Suriname. Economically, 2017 was a worrying year for
Suriname. The forecasts spoke of economic growth of –1.2%,
making it the third consecutive year of negative growth.
opening of the new gold mine Newmont Merian in October 2016
was considered to be able to lift the growth figures to some
extent from the disastrous 2016 loss of 9%. Hopes for new
offshore oil prospects increased with the discovery during
the year of new oil fields in neighboring Guyana, but
exploration was not a success for Suriname.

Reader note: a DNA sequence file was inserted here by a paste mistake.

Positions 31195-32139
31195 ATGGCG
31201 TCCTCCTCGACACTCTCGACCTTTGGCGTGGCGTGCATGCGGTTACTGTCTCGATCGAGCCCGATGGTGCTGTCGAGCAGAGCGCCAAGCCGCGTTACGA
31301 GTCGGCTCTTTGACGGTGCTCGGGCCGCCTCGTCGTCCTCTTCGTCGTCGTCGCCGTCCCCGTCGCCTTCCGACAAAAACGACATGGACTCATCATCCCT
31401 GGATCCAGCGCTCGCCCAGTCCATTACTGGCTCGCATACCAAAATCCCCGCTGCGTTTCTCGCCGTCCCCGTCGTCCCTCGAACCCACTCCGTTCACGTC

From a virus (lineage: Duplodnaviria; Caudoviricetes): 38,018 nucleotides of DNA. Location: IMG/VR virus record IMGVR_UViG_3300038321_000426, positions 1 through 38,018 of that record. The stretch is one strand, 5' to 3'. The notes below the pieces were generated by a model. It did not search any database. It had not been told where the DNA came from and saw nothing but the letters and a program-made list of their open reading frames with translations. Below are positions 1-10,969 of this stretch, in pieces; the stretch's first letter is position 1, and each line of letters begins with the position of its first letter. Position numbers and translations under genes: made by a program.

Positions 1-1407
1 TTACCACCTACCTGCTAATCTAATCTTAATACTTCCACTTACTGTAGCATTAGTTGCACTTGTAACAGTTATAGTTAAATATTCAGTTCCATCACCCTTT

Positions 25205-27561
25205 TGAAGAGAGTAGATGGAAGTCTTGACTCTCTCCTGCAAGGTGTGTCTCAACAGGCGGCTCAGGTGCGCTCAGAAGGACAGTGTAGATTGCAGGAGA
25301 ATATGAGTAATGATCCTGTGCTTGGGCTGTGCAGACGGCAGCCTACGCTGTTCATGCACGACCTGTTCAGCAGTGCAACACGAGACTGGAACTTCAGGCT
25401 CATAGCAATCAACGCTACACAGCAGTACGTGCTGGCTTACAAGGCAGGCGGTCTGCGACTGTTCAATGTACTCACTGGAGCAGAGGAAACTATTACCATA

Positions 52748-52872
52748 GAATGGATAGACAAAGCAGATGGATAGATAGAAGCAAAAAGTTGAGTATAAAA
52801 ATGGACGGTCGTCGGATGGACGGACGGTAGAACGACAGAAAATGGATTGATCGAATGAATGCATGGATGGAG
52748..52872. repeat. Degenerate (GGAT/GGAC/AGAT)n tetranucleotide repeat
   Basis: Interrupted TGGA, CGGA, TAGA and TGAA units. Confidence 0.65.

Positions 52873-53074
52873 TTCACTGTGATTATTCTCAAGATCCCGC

As a result of the shrinking economy and falling oil and
gold revenues, petrol, water and electricity prices rose in
April, leading to protests with thousands of participants,
especially in the first weeks of April in the capital
Paramaribo. Union leaders singled out President Dési
Bouterses' economic policy as responsible for the situation
rather than world market prices. At the same time as the
budget deficit of 6% and inflation of 60% forced the
government into negotiations with the International Monetary
Fund (IMF) and promises to keep wages down, the country's
teachers in particular pressed for increased wages, and
teacher union leader Wilgo Valies was arrested by police
during the protests in April.